Brier bridge part of final state capital budget

  • By Evan Smith Herald writer
  • Wednesday, April 25, 2012 7:54pm

Proposed state money to repair* a damaged bridge over Scriber Creek in Brier is part of the state capital budget approved at the end of the special legislative session.

Democratic state Rep. Derek Stanford announced in early March that money for the bridge was part of the proposed capital budget, but the budget wasn’t approved until the end of the special legislative session.

Stanford said early this week that the money would “go quite a long way toward helping rebuild a significant piece of the Brier infrastructure.”

Stanford said that he had worked during the legislative session to win support for an $800,000 appropriation in the supplemental 2011-2013 capital budget to assist in paying for a new Scriber Creek Pedestrian Bridge. This updated construction budget won final legislative approval near the very end of the recent special session.

The flood in December 2007 damaged the bridge, he said.

“Those devastating flood waters eroded the creek bank,” Stanford explained. “In fact, the creek bank took such a battering that two of the four pilings supporting the bridge were exposed.”

Brier Mayor Bob Colinas said last week, “The city will now be able to make the repairs ensuring that the bridge, sewer line and the fragile ecosystem of Scriber Creek will be maintained.”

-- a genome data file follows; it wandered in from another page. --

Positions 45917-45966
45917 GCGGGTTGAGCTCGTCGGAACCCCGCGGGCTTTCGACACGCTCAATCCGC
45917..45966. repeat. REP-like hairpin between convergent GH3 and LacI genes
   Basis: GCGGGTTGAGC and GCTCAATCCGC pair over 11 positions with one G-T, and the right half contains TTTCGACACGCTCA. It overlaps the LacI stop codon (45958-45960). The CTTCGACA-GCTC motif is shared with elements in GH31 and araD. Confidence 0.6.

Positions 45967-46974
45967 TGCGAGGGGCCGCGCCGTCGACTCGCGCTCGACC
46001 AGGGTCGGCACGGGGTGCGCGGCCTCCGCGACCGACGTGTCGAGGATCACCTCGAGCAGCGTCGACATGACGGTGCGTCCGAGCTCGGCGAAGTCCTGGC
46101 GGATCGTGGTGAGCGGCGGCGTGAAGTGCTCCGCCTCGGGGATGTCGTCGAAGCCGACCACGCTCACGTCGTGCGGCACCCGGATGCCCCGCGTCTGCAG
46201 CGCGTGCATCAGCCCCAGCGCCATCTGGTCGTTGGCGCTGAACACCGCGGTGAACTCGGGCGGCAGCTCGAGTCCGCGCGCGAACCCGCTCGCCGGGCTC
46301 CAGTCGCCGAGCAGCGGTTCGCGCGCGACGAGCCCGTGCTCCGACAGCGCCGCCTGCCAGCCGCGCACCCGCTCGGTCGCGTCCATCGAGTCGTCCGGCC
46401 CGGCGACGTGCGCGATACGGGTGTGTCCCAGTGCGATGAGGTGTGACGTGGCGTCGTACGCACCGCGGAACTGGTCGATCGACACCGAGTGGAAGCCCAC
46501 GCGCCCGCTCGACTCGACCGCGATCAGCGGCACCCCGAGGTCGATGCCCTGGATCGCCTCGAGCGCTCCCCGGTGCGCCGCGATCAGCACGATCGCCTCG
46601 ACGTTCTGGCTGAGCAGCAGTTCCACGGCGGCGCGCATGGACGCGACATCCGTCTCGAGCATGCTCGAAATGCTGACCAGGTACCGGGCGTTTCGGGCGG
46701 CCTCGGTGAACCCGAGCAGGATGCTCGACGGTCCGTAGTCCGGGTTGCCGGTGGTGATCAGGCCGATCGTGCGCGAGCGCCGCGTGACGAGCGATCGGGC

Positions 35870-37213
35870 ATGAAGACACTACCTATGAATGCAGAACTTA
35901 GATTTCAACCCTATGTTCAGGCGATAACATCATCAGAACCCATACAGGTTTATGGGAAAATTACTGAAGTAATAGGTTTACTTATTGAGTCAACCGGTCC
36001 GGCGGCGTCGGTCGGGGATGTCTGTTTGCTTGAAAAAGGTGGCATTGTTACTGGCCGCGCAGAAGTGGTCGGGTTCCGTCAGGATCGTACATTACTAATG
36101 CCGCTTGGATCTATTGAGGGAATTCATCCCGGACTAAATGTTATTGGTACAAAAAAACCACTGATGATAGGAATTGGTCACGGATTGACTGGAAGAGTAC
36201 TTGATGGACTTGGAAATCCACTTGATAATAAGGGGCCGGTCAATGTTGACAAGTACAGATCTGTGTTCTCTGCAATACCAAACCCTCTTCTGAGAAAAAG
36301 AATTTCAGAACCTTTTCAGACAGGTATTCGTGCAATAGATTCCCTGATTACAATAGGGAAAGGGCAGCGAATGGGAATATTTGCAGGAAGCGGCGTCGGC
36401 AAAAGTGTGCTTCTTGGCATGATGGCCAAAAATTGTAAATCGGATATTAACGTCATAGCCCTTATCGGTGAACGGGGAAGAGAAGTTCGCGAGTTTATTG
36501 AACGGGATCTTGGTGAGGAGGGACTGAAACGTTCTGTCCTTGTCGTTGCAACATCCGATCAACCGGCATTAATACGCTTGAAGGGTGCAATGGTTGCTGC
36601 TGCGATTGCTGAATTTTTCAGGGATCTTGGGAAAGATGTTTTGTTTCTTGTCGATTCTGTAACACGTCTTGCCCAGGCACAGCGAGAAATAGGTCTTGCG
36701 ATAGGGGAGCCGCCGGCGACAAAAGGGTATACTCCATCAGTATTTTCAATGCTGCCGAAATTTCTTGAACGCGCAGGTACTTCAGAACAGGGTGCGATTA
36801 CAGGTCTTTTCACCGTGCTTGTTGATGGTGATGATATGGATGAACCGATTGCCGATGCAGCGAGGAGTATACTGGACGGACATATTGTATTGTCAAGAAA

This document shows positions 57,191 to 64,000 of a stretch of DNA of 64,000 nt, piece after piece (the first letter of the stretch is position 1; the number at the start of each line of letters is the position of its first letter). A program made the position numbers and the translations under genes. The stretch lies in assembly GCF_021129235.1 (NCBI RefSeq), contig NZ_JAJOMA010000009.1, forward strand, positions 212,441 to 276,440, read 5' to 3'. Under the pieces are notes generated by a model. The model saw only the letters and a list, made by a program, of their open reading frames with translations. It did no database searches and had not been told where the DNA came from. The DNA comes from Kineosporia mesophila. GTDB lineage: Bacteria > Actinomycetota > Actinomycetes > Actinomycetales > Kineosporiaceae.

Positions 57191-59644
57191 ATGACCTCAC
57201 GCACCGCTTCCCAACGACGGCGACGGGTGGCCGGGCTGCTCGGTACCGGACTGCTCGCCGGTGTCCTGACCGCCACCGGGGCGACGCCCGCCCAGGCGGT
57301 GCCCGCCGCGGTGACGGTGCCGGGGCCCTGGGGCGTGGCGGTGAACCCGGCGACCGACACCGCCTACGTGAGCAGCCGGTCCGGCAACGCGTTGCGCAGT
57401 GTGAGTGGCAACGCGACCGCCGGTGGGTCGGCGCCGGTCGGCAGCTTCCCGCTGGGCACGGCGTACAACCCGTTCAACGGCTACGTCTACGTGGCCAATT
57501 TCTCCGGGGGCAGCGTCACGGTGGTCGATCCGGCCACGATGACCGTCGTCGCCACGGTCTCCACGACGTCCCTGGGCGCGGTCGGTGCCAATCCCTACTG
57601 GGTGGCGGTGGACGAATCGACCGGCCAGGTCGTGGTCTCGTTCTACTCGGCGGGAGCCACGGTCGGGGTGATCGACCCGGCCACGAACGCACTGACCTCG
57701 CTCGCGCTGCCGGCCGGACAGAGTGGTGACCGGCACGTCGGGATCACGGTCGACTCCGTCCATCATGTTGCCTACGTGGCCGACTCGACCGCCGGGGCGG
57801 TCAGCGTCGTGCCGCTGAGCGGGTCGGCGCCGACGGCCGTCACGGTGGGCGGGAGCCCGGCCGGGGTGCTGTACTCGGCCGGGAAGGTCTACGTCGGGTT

Brier city planner Nicole Gaudette said, “Rebuilding the Scriber Creek Bridge will protect salmon-bearing waters, critical infrastructure, a pedestrian pathway and the public health. The state’s partnership in funding this project is crucial to its success.”

The Scriber Creek Pedestrian Bridge not only provides a major trail link in Brier, it also carries a sewer pipe over Scriber Creek, which is a salmon-bearing waterway.

As an emergency measure after the flood, a rock wall was installed to protect the exposed pilings and prevent the bridge from falling.

Washington Department of Fish and Wildlife officials have declared that the rock wall can serve only as an emergency provision, which means that it must be removed fairly soon to prevent further damage to fish habitat. So when the rock wall is taken out, the bridge and sewer pipe are once again vulnerable if there’s another flood. And if that happens, the sewage dumped in Scriber Creek would pollute the water, the waters downstream and, eventually, Lake Washington.

Stanford said top principles in the capital budget, which this year is also called the “Jobs Now! Act,” emphasize public-school improvements, among other construction work. The budget will help leverage federal, local and private funding, and it also helps preserve and maintain state facilities.

He also noted that the capital budget “is primarily funded by the sale of bonds, and doesn’t do anything to add to the serious shortfall currently confronting our state’s biennial operating budget.”

Stanford represents the 1st Legislative District, including Brier, Bothell, most of Mountlake Terrace and unincorporated areas of Snohomish and King counties, north, south and east of Bothell.

Evan Smith can be reached at

*Correction, April 27, 2012:This article originally used an incorrect word.